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Europe shares expertise in support of improved African road safety

African economic growth brings more traffic and so more road deaths. SaferAfrica sought to enable cooperation among African-European governments, research institutions and NGOs, to strengthen national and local road safety efforts in Africa.

Transport and Mobility

African road safety figures are concerning, with 26.6 fatalities per 100 000 population in 2016 – three times that of Europe. While European road deaths are stabilising, the organisations in Africa responsible for improving the situation lack the necessary knowledge and skills. The EU-funded SaferAfrica project, set up to share expertise between the two continents, was founded on four pillars: Road Safety Knowledge and Data, a Road Safety Traffic Management Capacity Review, Capacity Building and Training, and Sharing Good Practices. Last year, the project’s range of approaches and tools won the Prince Michael International Road Safety Award for their contribution to road safety improvement through scientific innovation.

Sharing knowledge

The SaferAfrica team established the African-European Dialogue Platform on road safety as a means to enable intercontinental cooperation. It linked road safety policy-makers, donors and professionals – those who can implement the necessary regulatory, financing and planning measures – for supportive exchanges leading to policy recommendations and concrete actions. “One of the aspects of the project I am most proud of was the African Road Safety Observatory, a web portal with specialised road safety information, such as country factsheets, good practices and webinars. Using crowdsourcing, we also developed a means for ordinary citizens to report road safety problems and potential solutions,” says Luca Persia, project coordinator. A free road safety e-learning course was developed, targeted at professionals and covering topics such as road safety management, accidents data collection, safe roads, safe vehicles, safe users and post-crash care. A Train the Trainer manual was also introduced to lecturers to incorporate into their curriculum. Additionally, to help improve research capability, a twinning project was set up between the Research Centre for Transport and Logistics (CTL) at Sapienza University, Italy and the National Advanced School of Public Works (ENSTP), Cameroon. A Transferability Audit was completed to identify potential cultural, institutional and economic barriers to the implementation of road safety good practices and a tool developed for assessing the likely impact of interventions. The Africa-EU Task Force on Transport and Connectivity (part of the new Africa-Europe Alliance for Sustainable Investment and Jobs) highlighted road safety as one of its focus areas. The signs are that there is still much scope for building on the project’s achievements. “Both SaferAfrica’s platform and observatory are frontrunner examples of capacity building that can be replicated around the world,” notes Persia.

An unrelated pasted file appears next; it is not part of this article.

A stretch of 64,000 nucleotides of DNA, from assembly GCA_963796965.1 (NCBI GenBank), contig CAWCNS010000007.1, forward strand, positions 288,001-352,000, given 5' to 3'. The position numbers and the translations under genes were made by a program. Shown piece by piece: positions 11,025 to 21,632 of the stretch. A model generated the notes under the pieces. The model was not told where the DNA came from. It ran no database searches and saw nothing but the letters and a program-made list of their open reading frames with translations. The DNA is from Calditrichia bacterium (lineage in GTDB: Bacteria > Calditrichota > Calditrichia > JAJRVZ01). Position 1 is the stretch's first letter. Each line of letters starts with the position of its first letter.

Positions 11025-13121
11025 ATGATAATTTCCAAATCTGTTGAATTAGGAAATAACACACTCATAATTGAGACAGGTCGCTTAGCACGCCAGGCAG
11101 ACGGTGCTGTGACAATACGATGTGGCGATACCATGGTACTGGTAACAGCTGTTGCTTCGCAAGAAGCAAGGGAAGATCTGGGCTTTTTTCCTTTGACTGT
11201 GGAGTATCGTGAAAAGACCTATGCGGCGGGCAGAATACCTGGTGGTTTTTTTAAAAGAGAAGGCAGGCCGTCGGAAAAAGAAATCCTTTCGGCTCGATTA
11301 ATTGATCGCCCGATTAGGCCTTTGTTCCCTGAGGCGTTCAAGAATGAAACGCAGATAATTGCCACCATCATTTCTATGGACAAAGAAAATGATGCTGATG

Drawing on a broad range of stakeholder expertise

Stakeholders ranged from government ministries and road authorities to international NGOs and community-based organisations, as well as business providers of products and services. The Management Board comprised 11 prominent international institutions of political unions (AU and EU), multilateral development banks (WB and AfDB) and other key organisations (UNECA, WHO, IRF, IRU, ITF, FIA and PIARC). To date, the Dialogue Platform has held 4 workshops, 8 webinars, dedicated web consultations and country meetings, generating an online community of almost 200 stakeholders from 41 African countries. Taking into account the heterogeneity of Africa, a Road Safety Management Capacity Review was conducted in five countries (Burkina Faso, Cameroon, Kenya, South Africa and Tunisia) representing a range of socio-economic situations and availability of data. These reviews resulted in proposals for remedial and sustainable activities, with initial steps already underway in all countries. However, a well-defined road safety investment strategy still needs to be developed.

Keywords

SaferAfrica, road safety, Burkina Faso, Cameroon, Kenya, South Africa, Tunisia, World Bank, AfDB, transport, traffic

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